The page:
Citation: Served as boatswain's mate on board the U.S.S. Don, 1 May 1865. Engaged in picking up the crew of picket launch No. 6, which had swamped. Mullen, seeing an officer who was at that time no longer able to keep up and was below the surface of the water, jumped overboard and brought the officer to the boat, thereby rescuing him from drowning, which brave action entitled him to wear a bar on the medal he had already received at Mattox Creek, 17 March 1865.

Notes: Mullen was one of nineteen men to receive a second award of the Medal of Honor.
Wyandank was a wooden-hulled, sidewheel ferryboat acquired by the Navy in 1861 and storeship for the Potomac Flotilla. Don was a British blockade runner captured off North Carolina in 1862, used to enforce the Union blockade of Confederate ports in Virginia.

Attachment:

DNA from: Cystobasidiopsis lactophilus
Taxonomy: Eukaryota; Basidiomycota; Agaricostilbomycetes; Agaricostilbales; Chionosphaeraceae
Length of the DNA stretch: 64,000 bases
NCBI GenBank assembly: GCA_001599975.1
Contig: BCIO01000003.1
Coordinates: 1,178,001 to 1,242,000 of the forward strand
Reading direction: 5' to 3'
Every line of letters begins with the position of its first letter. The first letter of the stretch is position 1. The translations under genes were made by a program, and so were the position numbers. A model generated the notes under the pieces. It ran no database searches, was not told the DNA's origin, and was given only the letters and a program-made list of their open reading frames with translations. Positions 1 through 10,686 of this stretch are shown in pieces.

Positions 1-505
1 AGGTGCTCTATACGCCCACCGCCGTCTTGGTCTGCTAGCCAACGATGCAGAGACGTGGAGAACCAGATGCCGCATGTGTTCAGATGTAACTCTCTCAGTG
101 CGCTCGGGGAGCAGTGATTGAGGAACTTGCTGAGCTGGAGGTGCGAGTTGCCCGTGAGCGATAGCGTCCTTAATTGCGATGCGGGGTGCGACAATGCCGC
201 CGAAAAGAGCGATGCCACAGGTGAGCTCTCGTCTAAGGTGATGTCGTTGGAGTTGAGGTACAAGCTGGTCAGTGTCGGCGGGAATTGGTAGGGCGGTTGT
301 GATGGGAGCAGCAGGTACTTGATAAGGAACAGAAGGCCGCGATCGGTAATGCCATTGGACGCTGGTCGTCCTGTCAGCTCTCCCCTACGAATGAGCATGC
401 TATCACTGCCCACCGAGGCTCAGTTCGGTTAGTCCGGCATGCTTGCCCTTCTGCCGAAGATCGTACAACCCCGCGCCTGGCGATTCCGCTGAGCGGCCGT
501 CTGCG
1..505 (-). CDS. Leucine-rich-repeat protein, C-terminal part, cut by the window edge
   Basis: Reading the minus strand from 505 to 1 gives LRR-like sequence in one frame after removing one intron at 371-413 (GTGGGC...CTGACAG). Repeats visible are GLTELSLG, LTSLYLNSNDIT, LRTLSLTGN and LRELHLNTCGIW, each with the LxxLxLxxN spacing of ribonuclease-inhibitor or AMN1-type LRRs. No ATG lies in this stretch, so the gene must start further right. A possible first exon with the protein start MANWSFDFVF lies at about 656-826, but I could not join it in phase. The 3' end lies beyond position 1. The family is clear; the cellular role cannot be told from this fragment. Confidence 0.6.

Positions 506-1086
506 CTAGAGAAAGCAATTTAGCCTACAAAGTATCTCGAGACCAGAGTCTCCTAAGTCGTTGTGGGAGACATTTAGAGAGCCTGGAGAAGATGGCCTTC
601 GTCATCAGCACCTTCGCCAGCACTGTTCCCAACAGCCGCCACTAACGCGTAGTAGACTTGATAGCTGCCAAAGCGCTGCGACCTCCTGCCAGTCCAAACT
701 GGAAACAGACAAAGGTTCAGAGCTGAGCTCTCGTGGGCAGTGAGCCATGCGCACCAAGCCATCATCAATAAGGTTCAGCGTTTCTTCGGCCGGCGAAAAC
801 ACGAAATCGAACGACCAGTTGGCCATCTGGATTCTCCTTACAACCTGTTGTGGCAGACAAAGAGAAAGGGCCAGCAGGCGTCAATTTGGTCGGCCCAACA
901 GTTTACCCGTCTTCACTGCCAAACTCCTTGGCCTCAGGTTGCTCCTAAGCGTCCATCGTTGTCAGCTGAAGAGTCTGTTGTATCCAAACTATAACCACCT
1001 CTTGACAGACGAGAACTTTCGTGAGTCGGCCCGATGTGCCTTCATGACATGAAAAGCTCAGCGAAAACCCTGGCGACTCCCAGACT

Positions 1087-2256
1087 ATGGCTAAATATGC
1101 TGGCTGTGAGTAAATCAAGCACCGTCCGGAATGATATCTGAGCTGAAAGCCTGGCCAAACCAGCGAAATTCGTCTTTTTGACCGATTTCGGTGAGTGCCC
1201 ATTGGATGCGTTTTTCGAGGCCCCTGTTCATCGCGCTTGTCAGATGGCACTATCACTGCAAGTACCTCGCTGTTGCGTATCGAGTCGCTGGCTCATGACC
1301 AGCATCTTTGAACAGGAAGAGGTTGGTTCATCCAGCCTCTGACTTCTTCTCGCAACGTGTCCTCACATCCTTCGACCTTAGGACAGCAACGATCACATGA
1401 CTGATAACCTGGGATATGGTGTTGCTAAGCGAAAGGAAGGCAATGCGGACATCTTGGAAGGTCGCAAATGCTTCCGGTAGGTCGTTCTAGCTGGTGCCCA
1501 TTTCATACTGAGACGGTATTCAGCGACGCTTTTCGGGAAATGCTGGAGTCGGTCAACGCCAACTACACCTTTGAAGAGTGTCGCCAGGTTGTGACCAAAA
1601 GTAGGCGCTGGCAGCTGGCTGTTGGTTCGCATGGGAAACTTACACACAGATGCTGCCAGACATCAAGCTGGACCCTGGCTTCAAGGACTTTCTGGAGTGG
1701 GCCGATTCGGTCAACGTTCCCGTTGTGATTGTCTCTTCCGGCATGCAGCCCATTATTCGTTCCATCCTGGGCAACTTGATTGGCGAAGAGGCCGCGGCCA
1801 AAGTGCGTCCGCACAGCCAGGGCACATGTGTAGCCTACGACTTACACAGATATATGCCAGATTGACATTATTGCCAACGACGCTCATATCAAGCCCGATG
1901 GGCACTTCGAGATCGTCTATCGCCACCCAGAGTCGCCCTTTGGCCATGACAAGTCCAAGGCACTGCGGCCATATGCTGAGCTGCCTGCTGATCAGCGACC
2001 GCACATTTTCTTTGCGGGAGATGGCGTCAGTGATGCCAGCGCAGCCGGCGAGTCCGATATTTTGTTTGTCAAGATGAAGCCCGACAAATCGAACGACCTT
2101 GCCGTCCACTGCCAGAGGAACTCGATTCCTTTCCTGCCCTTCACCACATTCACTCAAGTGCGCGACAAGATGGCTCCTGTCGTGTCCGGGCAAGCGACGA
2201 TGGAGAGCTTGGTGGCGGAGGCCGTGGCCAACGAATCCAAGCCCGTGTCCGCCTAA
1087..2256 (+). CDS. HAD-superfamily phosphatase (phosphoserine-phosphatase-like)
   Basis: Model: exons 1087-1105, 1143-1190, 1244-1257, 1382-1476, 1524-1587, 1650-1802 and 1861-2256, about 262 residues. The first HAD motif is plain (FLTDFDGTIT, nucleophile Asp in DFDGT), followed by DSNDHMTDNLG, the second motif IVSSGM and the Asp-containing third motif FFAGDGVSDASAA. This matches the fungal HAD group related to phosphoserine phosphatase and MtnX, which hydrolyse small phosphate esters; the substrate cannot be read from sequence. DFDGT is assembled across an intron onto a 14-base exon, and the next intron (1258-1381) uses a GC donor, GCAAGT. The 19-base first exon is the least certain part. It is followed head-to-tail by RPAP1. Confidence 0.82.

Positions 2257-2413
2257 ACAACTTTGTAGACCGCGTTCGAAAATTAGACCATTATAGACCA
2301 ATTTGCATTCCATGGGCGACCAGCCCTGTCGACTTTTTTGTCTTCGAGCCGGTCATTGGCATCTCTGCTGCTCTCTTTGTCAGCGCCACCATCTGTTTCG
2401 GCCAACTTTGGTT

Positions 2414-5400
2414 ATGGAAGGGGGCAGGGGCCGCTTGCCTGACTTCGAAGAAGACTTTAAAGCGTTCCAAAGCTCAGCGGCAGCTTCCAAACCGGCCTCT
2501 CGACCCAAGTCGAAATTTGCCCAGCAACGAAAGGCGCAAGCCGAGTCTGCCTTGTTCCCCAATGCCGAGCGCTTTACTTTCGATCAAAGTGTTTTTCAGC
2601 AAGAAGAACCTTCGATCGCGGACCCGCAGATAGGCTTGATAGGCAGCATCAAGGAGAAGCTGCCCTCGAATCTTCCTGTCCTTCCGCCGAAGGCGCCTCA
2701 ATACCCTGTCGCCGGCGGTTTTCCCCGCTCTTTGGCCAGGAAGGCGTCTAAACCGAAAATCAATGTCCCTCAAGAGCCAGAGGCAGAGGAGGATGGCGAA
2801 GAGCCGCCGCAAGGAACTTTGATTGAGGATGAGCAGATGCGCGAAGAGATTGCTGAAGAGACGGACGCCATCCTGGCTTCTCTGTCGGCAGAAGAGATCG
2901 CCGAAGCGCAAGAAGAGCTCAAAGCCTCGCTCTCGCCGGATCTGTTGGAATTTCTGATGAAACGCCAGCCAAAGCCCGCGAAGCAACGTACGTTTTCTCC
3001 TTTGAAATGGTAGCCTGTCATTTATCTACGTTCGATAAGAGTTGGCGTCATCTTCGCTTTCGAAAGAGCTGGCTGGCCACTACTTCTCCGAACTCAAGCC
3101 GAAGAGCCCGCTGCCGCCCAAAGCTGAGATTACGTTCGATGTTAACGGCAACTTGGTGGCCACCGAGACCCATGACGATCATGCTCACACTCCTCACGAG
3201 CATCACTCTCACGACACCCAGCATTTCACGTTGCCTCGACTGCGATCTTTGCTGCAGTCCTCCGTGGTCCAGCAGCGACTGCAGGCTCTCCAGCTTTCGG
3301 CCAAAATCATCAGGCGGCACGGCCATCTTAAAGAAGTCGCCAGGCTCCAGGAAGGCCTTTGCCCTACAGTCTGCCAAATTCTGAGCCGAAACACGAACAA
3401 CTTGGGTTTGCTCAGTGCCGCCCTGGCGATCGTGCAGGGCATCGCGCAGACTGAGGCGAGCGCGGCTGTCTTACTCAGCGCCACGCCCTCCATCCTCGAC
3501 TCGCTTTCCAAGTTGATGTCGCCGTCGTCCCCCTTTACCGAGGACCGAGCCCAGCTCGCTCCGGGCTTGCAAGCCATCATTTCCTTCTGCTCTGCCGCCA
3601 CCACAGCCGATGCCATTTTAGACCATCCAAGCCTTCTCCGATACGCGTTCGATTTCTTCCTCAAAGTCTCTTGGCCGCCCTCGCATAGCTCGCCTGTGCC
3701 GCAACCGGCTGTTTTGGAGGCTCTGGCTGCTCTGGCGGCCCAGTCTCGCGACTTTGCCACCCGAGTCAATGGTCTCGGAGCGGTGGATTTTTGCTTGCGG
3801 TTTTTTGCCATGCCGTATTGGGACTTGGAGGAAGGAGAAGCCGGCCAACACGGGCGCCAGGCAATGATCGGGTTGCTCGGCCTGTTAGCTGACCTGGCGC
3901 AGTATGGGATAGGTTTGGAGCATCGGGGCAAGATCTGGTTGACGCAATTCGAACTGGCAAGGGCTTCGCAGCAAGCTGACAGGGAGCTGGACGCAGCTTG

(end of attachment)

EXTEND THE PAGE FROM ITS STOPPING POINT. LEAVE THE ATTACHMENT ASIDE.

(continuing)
Book list - Apr 11

Dragonsdawn - SF, by Anne McCaffrey *
Cryoburn - SF, by Lois McMaster Bujold
The Judith Durham Story: Colours of My Life - biography, by Graham Simpson
The Exeter Blitz - children's historical fiction, by David Rees (Carnegie Medal, 1978)
No Nest for the Wicket - mystery, by Donna Andrews
Dragonflight - SF, by Anne McCaffrey *
The Penguin Who Knew Too Much - mystery, by Donna Andrews

Only seven books last month, two of them rereads (marked by asterisks). I'm not setting an official goal this year, though I do expect to read around 200 books.

The one Carnegie Medal winner brings me up to 50 of 71. My thanks to the Elihu Burritt Library (Central Connecticut State University), New Britain CT, for the ILL.